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Reviewed by: Carl Nelson [09.16.06]
Manufactured by: Foxconn


Fox One

Foxconn has included an overclocking utility named FOX ONE. Note that the version included on the installation CD of our sample was outdated, and detected the wrong frequencies. Downloading the latest version from Foxconn's site worked fixed most of the problems, although it still detected the wrong CPU multiplier setting (and doesn't support CPU multiplier manipulation).

As you'd expect, it features a bloated, ugly interface with annoying slow animations and confusing layout, which seems to be common with these Taiwanese-designed applications. However, the monitoring options are great, allowing you to keep an eye on all voltages, temperatures, and fan speeds on a single page. Overclocking itself is made slow because of the interface, and beyond some expirementing in Windows, you'll probably want to stick to BIOS-based overclocking with this board. Perhaps I'm just spoiled by nTune though...


Since you'll be doing most of your overclocking in the BIOS, let's check it out:

Most of the settings pertaining to overclocking are found on a single page. This is a big departure from prior Foxconn boards, where settings were found all over the place. Unfortunately, one of the more important settings is not found, and that's CPU ratio adjustment. Even with an ES chip, it did not show up, using the latest BIOS. Perhaps it's an issue with this board, because Foxconn touts this feature in some of their promo material.

As I mentioned before, only the 3 basic memory multipliers are given (for 533, 667, and 800 DDR2 speeds). Access is only given to the basic memory settings here, but those are most likely the only ones you'll want to mess around with, and they probably have the most impact on performance.

The "health page" is one of the biggest I've seen in a while, with monitoring for voltages all over the board. You also get 2 temperatures and 3 fans to monitor. It's not explained which fan is being controlled by the settings at the bottom, and since there was no manual with my sample (and the PDF on Foxconn's site is broken), I can't be sure. It's most likely the auxiliary fan (FAN1). Looking at the settings, it's somewhat difficult to figure out exactly how to set up these adjustments.. But this is better than having no control at all, I guess.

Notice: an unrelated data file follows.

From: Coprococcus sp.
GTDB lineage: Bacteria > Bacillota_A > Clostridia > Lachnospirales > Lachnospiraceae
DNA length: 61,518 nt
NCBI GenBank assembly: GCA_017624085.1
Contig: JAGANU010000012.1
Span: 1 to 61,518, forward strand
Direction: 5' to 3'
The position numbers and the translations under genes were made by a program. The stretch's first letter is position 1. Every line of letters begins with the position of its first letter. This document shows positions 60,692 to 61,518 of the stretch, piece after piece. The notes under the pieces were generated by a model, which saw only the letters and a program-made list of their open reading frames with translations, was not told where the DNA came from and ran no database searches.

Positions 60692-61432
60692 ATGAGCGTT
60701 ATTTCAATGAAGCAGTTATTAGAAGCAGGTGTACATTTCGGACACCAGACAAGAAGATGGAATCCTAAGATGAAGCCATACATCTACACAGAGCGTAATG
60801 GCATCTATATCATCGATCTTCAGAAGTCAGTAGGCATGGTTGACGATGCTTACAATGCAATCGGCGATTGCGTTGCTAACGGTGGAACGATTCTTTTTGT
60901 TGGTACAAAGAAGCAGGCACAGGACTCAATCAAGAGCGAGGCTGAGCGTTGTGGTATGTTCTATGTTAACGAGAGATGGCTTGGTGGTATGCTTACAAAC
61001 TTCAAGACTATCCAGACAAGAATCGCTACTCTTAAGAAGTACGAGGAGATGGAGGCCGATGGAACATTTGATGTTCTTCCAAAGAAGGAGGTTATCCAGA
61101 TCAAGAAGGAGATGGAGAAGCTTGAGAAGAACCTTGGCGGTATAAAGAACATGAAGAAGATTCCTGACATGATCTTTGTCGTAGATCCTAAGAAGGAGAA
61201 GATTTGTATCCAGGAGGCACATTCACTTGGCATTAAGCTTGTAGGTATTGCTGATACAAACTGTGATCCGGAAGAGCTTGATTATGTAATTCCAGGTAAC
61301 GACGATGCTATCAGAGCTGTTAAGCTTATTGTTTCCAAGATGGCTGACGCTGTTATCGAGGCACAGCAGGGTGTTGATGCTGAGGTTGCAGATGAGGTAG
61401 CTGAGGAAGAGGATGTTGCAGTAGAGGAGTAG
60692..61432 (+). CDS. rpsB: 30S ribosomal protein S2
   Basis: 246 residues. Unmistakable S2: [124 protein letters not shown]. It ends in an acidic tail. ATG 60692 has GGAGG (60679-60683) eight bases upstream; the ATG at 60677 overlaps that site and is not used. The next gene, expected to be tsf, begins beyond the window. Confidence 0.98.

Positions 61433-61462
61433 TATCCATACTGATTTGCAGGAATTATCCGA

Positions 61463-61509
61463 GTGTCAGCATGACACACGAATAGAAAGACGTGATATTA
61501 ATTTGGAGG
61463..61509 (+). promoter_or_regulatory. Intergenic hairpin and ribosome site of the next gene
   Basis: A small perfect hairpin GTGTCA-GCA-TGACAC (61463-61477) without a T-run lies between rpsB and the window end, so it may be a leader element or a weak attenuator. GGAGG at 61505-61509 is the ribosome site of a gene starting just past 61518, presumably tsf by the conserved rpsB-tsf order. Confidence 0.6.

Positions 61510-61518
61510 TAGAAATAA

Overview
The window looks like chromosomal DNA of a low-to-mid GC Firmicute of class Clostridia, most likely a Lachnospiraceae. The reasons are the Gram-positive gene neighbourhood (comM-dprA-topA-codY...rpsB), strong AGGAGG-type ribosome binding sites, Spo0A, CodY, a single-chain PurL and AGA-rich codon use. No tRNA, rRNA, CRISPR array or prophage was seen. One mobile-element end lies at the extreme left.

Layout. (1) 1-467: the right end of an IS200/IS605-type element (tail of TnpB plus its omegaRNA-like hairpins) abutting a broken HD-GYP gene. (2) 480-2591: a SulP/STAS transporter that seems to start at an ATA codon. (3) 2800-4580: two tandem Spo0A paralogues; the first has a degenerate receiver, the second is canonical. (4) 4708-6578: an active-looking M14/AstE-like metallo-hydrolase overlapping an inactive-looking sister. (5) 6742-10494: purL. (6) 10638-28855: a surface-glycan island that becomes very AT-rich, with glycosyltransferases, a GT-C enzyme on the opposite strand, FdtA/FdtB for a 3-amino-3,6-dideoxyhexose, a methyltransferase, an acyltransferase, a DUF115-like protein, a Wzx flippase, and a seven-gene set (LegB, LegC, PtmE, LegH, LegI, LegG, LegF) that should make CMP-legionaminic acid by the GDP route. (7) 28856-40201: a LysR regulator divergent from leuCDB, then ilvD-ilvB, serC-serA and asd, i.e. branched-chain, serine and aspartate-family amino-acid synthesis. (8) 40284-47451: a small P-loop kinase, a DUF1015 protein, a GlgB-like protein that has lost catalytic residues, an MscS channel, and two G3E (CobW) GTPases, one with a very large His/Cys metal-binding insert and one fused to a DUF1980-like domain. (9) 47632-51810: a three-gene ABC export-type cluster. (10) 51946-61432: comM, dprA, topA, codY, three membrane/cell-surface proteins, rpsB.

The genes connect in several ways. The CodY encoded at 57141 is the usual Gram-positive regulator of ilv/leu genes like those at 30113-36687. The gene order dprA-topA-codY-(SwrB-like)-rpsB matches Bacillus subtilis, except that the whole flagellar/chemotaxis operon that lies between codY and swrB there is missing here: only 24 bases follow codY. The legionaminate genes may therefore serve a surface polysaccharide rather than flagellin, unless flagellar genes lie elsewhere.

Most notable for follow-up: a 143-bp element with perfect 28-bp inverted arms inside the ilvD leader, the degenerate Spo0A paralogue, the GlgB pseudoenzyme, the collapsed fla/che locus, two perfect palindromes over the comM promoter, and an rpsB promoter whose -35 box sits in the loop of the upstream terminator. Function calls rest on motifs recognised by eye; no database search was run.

Because this board does not allow for CPU multiplier adjustments, we were stuck with a multiplier of 10x. In another review using this CPU, we discover that the fastest our Engineering Sample Core 2 Duo E6700 will go with stock cooling is around 3.50 GHz.

With the 10x multiplier, once again the highest FSB we could attain was 350 MHz. 355 MHz would sometimes POST, but most of the time it wouldn't. Perhaps if I'd spent a day fine tuning and tweaking voltages and timings I may have gotten 355 MHz to post reliably.

With other P965 boards reaching FSB rates upwards of 450 MHz and beyond, this seems disappointing. However this is most likely due to the fact that our processor was the limiting factor, just as it was in our review of 2 Gigabyte Core 2 Duo motherboards. Perhaps in a future BIOS revision Foxconn will get multiplier adjustment working, and we can really find out how high this board can go.

As always, mileage will vary with overclocking.

Next Page: (Test Config; Memory Bandwidth)